First posted on 5.26/2009

Never Let Your Ego Stop You from Learning (HBR)

When the most physically dominant player of his generation goes back to school because he wants to “learn the secrets,” it makes news. NBA all-star Shaquille O’Neal recently took a crash course in sports broadcasting journalism at Syracuse University in preparation for a career after basketball. O’Neal is no media neophyte; as reported in the New York Times, he’s starred in movies, made rap albums, performed in over 250 commercials, and done too many post-game interviews to remember. Still, O’Neal aspires to something more — to do a sports talk show — and to do that he wants to learn to develop and deliver stories on the air.

O’Neal’s experience reminds me of what thought leader Jim Collins did a few years ago. In addition to being a best-selling author and much sought after consultant, Collins is a climber, and has been since his teen years. But sometime in his early 40s, as he writes in the Epilogue of Upward Bound, he knew that if he wanted to get better he would have to relearn his climbing technique. And so he put himself under the training of two climbing coaches. “The most important lessons…” as Collins explains, “lay not in what I needed to learn, but in what I first needed to unlearn.” It was arduous and awkward at first, but Collins persisted and made progress. In honor of turning fifty, Collins scaled the 3,000-foot vertical face of Yosemite’s famed El Capitan in just 19 hours, a feat that takes most experienced climbers at least 24 hours.

There are lessons for managers in what O’Neal and Collins have done. O’Neal honed his basketball skills through practice and coaching; Collins holds an MBA from Stanford and is an accomplished teacher. Each has learned how to learn in one field and has been able to transfer that skill to another field. That transference discipline is essential to continued self-development.

Peter Drucker advised in his famous Harvard Business Reviewessay, “Managing Oneself,” that it is critical to realize how you learn. For example, Drucker writes that Churchill, a poor student, “learn[ed] by writing.” Beethoven wrote in his sketchbooks but did not refer to them when he composed; ideas and melodies had been committed to his subconscious. Speaking personally, before I teach something I feel more comfortable when I write out my ideas first. Recognizing your learning method is important because it defines the way you absorb information and process it as knowledge. As children we are force-fed in classrooms (and not always well either); as adults we need to use our intelligence to discover how we master what we learn.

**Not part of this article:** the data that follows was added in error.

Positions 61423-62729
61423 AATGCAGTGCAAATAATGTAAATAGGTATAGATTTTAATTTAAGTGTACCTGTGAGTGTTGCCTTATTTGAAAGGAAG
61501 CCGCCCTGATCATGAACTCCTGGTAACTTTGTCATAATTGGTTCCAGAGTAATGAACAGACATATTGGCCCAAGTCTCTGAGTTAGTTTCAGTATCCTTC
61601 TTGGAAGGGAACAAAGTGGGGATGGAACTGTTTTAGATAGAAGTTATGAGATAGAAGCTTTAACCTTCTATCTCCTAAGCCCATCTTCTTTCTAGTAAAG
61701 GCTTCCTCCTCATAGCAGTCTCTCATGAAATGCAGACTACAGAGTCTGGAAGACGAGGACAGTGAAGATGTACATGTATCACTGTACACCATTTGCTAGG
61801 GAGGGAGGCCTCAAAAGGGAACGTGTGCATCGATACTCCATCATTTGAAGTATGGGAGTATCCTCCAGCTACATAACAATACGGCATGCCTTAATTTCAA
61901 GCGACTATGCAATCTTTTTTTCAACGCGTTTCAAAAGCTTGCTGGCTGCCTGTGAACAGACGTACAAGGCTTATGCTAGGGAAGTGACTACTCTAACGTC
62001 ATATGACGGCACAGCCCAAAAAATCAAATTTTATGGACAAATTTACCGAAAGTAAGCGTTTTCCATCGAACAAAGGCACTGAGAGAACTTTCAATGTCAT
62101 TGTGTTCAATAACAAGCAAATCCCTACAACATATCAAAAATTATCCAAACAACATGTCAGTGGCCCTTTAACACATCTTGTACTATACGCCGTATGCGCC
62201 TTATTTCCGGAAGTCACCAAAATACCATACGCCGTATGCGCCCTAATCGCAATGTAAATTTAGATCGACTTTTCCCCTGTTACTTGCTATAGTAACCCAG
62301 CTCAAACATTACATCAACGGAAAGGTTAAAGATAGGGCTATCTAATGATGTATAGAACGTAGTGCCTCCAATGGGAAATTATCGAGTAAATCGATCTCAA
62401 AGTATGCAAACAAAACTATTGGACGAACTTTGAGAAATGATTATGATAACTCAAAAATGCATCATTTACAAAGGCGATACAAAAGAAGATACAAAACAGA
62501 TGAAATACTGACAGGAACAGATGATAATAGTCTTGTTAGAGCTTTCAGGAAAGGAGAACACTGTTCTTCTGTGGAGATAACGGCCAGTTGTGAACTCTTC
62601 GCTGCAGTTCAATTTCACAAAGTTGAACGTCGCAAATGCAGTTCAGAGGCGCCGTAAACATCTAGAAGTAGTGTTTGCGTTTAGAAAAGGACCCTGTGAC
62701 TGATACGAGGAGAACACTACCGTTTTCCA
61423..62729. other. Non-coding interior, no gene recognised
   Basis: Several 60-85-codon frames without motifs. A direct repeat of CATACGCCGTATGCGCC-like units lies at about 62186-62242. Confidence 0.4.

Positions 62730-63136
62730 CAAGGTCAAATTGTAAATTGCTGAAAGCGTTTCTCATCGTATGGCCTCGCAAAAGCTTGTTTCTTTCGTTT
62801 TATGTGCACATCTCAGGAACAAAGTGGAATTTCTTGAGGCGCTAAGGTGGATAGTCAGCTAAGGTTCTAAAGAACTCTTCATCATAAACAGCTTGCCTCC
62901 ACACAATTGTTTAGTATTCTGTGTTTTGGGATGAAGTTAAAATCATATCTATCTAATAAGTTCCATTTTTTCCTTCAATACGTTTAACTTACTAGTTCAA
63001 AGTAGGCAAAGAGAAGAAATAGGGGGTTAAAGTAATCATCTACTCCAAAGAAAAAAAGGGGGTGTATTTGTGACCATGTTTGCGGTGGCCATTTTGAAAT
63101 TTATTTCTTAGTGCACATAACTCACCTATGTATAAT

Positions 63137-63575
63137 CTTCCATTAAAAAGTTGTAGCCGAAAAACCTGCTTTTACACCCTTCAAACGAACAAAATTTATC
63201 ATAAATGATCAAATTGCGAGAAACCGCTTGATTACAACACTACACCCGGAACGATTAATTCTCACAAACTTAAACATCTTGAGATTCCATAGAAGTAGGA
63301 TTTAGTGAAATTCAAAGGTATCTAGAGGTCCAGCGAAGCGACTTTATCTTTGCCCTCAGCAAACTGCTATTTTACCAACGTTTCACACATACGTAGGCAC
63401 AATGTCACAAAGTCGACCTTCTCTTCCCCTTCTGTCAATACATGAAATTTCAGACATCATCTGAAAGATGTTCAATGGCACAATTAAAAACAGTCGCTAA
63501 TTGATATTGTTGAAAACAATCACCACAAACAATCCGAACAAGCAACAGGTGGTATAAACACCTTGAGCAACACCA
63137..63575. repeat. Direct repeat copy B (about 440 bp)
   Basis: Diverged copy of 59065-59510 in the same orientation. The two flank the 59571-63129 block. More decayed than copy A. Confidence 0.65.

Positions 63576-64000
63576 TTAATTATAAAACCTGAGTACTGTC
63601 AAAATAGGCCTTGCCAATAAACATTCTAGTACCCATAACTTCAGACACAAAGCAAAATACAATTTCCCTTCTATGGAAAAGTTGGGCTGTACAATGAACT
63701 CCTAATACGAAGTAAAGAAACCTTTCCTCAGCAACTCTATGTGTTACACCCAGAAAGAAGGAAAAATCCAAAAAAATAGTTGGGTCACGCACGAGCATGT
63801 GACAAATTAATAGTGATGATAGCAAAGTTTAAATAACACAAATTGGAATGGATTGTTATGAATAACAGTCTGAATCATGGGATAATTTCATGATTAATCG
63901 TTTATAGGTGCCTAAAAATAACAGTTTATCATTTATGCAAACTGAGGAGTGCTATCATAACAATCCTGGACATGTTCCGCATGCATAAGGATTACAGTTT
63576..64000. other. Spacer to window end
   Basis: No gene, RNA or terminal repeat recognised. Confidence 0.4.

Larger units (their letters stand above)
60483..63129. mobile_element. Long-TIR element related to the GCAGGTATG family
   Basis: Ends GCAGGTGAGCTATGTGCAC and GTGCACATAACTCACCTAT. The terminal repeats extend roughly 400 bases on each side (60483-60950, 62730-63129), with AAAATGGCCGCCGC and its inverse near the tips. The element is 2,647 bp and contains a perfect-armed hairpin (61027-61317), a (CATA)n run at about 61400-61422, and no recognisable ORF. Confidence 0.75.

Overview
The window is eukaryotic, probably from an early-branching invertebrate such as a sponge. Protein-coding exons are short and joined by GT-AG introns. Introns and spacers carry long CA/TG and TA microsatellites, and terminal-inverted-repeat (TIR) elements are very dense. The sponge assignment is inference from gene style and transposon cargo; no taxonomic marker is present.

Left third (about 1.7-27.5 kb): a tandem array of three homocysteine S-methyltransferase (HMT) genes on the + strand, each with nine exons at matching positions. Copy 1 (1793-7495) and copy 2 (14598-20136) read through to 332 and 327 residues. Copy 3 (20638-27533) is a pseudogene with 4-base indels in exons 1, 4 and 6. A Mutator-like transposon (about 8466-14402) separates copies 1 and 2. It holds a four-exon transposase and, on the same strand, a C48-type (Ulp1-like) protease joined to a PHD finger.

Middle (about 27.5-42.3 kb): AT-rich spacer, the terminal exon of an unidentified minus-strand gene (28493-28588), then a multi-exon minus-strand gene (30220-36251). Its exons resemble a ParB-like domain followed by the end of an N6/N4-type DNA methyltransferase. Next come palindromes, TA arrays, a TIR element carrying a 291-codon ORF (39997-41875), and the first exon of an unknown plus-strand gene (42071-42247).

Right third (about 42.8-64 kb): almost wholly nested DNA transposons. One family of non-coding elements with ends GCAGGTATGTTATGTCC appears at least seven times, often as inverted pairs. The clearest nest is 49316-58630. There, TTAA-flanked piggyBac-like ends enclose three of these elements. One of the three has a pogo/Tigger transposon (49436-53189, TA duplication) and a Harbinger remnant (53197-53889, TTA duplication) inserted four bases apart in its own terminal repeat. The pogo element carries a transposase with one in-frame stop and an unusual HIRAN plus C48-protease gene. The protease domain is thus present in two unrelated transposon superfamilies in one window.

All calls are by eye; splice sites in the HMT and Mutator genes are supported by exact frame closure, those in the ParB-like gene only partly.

Most often you cannot receive more schooling, especially when dealing with critical issues that are fast-breaking and in which there is no body of formalized instruction. You will need to figure things out for yourself. For most leaders figuring things out is second nature; it is way they have arrived in positions of leadership. But the best leaders are those that are never afraid to ask questions. Rather than a question being a sign of ignorance; it is admission ticket to learning as well as a good way to build rapport and trust with colleagues.

Neither O’Neal nor Collins let their egos interfere with their desire to learn. That is a good lesson for the rest of us. There is little to gain by allowing your ego to supersede your desire to learn. Too often we may feel too embarrassed go back to the classroom, or even to ask questions, for fear of looking stupid. Actually the stupid thing to do is to fake it. The smart thing is to apply your learning skills.

First posted on 5/28/09